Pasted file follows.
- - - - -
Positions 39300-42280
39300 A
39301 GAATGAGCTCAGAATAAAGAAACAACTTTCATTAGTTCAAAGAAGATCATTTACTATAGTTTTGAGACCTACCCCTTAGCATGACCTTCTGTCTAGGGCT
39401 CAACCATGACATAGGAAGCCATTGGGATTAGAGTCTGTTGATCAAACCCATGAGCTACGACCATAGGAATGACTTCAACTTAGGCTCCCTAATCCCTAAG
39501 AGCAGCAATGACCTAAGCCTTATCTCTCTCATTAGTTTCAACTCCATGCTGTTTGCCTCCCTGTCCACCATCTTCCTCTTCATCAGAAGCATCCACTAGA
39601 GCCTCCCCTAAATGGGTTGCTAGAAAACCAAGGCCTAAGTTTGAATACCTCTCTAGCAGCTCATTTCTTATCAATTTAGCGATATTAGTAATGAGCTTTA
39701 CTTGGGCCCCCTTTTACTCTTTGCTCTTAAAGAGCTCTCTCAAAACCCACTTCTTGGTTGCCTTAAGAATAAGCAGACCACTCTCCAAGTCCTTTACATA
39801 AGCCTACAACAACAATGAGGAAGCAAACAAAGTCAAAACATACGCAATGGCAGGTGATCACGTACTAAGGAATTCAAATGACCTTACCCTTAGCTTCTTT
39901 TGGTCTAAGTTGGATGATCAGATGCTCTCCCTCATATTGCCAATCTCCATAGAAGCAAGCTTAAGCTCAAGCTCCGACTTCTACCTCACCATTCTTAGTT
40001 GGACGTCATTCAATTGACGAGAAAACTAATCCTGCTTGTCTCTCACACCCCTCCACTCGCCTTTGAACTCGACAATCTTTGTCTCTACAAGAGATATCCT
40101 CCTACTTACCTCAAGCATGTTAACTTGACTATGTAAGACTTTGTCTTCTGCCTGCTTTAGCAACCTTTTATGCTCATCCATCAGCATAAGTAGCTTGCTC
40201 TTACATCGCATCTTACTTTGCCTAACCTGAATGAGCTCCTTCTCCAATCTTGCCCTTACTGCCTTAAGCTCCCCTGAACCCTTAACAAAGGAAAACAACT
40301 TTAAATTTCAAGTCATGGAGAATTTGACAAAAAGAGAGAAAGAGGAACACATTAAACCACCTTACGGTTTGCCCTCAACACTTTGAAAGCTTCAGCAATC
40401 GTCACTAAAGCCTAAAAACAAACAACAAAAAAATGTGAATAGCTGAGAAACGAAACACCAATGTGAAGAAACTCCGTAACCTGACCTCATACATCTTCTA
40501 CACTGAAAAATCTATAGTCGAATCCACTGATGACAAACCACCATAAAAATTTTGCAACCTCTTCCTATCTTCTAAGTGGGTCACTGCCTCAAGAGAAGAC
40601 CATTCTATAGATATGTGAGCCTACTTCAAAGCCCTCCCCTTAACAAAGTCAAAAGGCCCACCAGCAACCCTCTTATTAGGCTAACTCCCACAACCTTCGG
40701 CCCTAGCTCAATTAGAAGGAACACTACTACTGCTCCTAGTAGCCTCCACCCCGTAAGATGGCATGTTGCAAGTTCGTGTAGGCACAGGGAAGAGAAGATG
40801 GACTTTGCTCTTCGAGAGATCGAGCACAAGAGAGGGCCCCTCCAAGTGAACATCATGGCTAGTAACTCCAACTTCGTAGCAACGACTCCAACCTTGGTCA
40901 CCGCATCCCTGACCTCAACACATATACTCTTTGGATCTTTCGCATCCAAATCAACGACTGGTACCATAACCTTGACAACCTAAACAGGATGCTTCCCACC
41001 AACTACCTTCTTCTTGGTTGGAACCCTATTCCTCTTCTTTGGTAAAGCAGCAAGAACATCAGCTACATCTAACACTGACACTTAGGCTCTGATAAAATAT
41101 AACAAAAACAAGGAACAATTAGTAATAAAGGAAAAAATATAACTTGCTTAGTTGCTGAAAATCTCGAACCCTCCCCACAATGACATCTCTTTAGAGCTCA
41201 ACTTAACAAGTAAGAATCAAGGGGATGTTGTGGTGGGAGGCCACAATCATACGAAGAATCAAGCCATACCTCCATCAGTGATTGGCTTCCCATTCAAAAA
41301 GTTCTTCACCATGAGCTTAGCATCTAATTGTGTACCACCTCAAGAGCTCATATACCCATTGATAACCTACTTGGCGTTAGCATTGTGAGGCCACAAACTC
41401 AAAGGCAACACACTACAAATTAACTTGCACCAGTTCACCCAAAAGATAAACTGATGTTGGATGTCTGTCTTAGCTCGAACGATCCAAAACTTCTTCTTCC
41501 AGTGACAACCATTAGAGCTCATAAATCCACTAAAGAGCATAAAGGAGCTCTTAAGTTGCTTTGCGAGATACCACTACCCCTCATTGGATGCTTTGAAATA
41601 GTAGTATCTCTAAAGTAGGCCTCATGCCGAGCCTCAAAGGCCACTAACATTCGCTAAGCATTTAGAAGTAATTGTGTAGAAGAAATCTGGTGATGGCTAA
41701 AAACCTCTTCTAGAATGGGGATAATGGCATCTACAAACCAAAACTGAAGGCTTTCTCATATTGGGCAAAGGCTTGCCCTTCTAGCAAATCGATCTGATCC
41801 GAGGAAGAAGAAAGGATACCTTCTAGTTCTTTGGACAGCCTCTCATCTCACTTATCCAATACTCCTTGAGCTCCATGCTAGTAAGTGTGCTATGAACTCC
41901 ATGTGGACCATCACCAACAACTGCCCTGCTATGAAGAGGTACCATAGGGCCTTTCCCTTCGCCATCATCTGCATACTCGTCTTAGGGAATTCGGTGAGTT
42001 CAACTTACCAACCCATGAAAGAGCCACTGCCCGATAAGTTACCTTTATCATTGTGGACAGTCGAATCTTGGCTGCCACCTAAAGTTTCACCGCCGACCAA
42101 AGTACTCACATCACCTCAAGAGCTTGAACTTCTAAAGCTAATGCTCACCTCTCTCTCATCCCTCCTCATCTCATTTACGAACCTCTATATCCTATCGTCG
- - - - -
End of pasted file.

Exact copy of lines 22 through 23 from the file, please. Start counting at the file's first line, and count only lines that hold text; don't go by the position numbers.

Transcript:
41201 ACTTAACAAGTAAGAATCAAGGGGATGTTGTGGTGGGAGGCCACAATCATACGAAGAATCAAGCCATACCTCCATCAGTGATTGGCTTCCCATTCAAAAA
41301 GTTCTTCACCATGAGCTTAGCATCTAATTGTGTACCACCTCAAGAGCTCATATACCCATTGATAACCTACTTGGCGTTAGCATTGTGAGGCCACAAACTC